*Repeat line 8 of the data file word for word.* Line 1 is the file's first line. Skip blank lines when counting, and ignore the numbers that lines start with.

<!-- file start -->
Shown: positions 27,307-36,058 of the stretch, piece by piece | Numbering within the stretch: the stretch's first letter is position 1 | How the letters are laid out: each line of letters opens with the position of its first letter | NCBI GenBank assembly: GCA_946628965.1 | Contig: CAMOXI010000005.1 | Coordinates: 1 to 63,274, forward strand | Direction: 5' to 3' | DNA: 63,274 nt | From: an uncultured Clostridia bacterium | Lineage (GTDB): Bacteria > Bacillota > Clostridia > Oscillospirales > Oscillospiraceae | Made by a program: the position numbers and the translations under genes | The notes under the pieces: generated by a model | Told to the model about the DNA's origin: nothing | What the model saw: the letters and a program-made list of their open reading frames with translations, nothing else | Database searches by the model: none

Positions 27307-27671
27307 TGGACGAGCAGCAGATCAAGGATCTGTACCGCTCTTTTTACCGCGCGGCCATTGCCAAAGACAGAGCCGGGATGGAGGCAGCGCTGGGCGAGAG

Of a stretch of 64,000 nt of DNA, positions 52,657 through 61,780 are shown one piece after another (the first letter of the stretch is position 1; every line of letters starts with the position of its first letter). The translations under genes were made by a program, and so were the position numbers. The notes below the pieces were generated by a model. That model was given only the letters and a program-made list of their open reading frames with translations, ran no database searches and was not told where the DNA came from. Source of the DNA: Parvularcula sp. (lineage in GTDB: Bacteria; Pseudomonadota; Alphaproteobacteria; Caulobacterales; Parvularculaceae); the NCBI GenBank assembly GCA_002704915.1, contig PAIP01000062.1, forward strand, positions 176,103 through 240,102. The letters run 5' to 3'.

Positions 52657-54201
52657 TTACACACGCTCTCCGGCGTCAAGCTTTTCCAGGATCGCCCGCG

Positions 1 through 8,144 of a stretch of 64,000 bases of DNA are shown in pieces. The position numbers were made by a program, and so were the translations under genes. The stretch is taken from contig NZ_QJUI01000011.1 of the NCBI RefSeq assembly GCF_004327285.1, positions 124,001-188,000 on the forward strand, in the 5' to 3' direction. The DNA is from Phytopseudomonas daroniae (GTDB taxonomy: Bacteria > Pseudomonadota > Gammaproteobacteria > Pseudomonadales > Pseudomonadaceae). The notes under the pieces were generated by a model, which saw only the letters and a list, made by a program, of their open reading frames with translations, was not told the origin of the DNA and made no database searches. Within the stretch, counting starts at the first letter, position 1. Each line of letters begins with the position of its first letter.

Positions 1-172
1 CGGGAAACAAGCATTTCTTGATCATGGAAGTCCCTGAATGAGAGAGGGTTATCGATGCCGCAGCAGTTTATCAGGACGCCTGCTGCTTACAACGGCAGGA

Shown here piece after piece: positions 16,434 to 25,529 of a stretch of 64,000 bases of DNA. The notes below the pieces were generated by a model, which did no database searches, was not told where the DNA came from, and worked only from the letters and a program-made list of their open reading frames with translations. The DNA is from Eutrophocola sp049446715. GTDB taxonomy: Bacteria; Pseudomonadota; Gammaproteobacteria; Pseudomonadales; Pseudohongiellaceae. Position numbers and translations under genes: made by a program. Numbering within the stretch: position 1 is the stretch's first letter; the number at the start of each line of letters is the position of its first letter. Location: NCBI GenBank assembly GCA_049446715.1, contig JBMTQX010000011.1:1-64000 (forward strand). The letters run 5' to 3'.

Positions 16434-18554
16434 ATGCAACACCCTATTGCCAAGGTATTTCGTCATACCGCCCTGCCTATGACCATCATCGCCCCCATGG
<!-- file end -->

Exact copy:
Positions 1-172